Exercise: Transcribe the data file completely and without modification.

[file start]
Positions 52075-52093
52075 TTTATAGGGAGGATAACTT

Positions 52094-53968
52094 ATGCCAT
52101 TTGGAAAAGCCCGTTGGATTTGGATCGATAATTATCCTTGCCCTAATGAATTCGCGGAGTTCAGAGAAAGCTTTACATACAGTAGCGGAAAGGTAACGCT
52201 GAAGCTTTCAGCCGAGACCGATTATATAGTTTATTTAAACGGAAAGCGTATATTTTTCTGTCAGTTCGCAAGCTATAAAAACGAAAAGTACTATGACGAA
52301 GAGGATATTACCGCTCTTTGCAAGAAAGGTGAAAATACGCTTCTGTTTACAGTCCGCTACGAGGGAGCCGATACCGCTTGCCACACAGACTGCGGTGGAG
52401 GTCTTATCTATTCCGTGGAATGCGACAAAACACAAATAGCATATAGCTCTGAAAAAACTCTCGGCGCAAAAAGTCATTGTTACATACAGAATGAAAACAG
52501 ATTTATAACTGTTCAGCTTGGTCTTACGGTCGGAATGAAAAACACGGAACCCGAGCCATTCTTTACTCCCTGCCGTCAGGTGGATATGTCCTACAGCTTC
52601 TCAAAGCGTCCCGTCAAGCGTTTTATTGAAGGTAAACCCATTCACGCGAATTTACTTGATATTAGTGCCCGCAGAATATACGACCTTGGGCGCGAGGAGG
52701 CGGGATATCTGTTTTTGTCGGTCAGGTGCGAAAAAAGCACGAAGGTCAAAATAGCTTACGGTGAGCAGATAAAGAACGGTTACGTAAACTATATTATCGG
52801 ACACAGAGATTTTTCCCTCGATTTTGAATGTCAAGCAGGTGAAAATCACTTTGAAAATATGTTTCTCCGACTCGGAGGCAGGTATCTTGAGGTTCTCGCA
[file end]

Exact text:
Positions 52075-52093
52075 TTTATAGGGAGGATAACTT

Positions 52094-53968
52094 ATGCCAT
52101 TTGGAAAAGCCCGTTGGATTTGGATCGATAATTATCCTTGCCCTAATGAATTCGCGGAGTTCAGAGAAAGCTTTACATACAGTAGCGGAAAGGTAACGCT
52201 GAAGCTTTCAGCCGAGACCGATTATATAGTTTATTTAAACGGAAAGCGTATATTTTTCTGTCAGTTCGCAAGCTATAAAAACGAAAAGTACTATGACGAA
52301 GAGGATATTACCGCTCTTTGCAAGAAAGGTGAAAATACGCTTCTGTTTACAGTCCGCTACGAGGGAGCCGATACCGCTTGCCACACAGACTGCGGTGGAG
52401 GTCTTATCTATTCCGTGGAATGCGACAAAACACAAATAGCATATAGCTCTGAAAAAACTCTCGGCGCAAAAAGTCATTGTTACATACAGAATGAAAACAG
52501 ATTTATAACTGTTCAGCTTGGTCTTACGGTCGGAATGAAAAACACGGAACCCGAGCCATTCTTTACTCCCTGCCGTCAGGTGGATATGTCCTACAGCTTC
52601 TCAAAGCGTCCCGTCAAGCGTTTTATTGAAGGTAAACCCATTCACGCGAATTTACTTGATATTAGTGCCCGCAGAATATACGACCTTGGGCGCGAGGAGG
52701 CGGGATATCTGTTTTTGTCGGTCAGGTGCGAAAAAAGCACGAAGGTCAAAATAGCTTACGGTGAGCAGATAAAGAACGGTTACGTAAACTATATTATCGG
52801 ACACAGAGATTTTTCCCTCGATTTTGAATGTCAAGCAGGTGAAAATCACTTTGAAAATATGTTTCTCCGACTCGGAGGCAGGTATCTTGAGGTTCTCGCA